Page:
A question that sooner or later many people have to deal with when building their wealth: am I buying the securities in my portfolio that have become cheaper? Or would I rather increase the positions that went well because there are successful companies behind it? Today many people bought a position that fell last. Obviously, more than they think is justified. This is about the American chip manufacturer Intel Corp. ($INTC).
One thing is indisputable, the trend towards digitization is uninterrupted. As a result, the demand for laptops, for which Intel supplies its famous processors, continues to grow. Intel is also benefiting from the growing demand for cloud solutions: the market share of Intel’s processors in this area is between 90% and 95%. In both areas, Intel can generate very high margins through its own production.
Its direct competitor AMD is slowly but surely struggling to gain market share from Intel in many segments. In addition to declining market shares, the battle for constant innovation in processors is becoming increasingly fierce. AMD is also starting to catch up with the development of new, faster, more efficient and smaller processors and putting Intel under great pressure. Nonetheless, Intel has been able to hold its own so far by increasing profits by about 15% per year over the past 5 years. However, this is currently not reflected in the stock price: the 52-week high is about 40% above the current stock price. In the following, we will therefore first discuss the main triggers for this development.
In the middle of the year, Apple announced that it would gradually switch its Macs from Intel processors to its own chips starting in late 2020. A bad sign that has probably led many investors to forgo their Intel shares. But more symbolically, Apple’s share of Intel’s total sales is estimated to be only 2-5%.
A short excursion to the topic of semiconductor technologies. Processors consist of small transistors, the size of which is specified in nanometers (nm). In simple terms, it can be said that the smaller these small components are the less energy the computing process requires. In addition, the processors are space-saving and more powerful. Understandably, manufacturers are trying to develop smaller processors as quickly as possible to gain a competitive edge. Unfortunately, in practice it’s just a guideline and in reality Intel’s current 10nm processors are roughly comparable to the 7nm processors the competition has produced at TSMC.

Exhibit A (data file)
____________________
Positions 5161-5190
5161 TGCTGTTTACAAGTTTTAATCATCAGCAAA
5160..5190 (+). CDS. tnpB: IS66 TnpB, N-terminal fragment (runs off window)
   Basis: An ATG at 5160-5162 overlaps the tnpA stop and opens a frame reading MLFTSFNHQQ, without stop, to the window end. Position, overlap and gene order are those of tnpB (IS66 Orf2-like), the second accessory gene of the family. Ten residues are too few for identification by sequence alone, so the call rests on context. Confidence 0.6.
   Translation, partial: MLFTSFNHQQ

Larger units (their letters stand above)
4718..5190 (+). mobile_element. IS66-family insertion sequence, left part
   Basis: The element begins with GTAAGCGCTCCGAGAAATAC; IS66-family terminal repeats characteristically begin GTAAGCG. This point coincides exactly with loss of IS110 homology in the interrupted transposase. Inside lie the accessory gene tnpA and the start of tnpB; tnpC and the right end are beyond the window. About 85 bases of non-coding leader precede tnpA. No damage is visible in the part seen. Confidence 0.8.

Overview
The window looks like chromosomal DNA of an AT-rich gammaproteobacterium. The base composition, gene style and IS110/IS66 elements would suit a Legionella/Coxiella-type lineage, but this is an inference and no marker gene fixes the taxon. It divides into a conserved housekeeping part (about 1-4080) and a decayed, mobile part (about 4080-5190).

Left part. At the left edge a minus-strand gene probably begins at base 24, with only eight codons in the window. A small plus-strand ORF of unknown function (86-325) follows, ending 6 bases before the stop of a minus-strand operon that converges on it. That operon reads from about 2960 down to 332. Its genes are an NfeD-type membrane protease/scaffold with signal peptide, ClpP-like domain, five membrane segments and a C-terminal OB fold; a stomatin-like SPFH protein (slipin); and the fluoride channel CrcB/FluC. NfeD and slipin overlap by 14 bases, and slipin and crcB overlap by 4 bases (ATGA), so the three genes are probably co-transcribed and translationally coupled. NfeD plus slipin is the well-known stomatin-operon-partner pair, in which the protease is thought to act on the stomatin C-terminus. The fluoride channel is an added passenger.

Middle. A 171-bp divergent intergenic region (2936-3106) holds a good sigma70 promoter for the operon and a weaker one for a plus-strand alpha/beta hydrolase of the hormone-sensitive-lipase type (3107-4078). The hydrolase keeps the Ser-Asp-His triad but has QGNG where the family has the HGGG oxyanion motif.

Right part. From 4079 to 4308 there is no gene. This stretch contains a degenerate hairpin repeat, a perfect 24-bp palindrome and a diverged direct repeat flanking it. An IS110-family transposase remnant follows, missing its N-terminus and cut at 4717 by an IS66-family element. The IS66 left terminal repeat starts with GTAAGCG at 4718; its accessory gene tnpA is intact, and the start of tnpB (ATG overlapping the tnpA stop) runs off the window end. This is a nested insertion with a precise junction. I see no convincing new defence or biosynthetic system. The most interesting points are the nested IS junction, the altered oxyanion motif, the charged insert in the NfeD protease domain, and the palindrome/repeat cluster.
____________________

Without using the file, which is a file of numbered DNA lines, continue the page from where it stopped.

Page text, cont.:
Intel recently had to announce that the introduction of 7nm technology, which was scheduled for the end of 2021, will be delayed for at least 1 year and will therefore not take place until the end of 2022 or early 2023.
Nonetheless, Intel is currently leading the way. The recently introduced Tiger Lake processors are still based on 10nm technology, but still beat AMD’s Ryzen processor in recent tests. The server segment counterpart should also be available this year. AMD will of course not be inactive either and will refill it as well. However, healthy competition is no reason for me to lose faith in Intel as a stable dividend payer.
For many investors, the problems outlined above speak against investing in Intel. However, many reasons have been forgotten that speak for Intel’s continued success. Still there are severals reasons to believe in Intel.
Intel acquired Mobileye in 2017 for an impressive amount of 14 billion euros. The goal of the car supplier from Israel is to provide the technology that enables fully autonomous driving of cars. The company works with car manufacturers around the world and sells its camera systems to well-known customers such as BMW, Volkswagen and Tesla. By supplying its systems to car manufacturers, Mobileye also collects the raw material of the future in the form of route information and traffic situations: data. For Intel, the acquisition means not only strong revenue growth in a billion dollar market, but also diversification of the desktop and server markets.
As a second building block for the future, Intel acquired the Israeli company Habana Labs in 2019. The start-up develops processors that are optimized for use in AI calculations. This acquisition strengthens its position in the field of artificial intelligence – a future billion-dollar market.
A comeback is not impossible. The latest figures show that sales can continue to grow strongly. With a P/E of 8 to 9, investors consider Intel to be seriously undervalued and therefore triple the current position. In order to achieve the long-term goals, investors have set criteria for their purchases. They check these criteria with a next purchase and see: all criteria – even if only a little bit – are met without exception. The subsequent purchase is therefore again a correct and important step on the way to financial independence.
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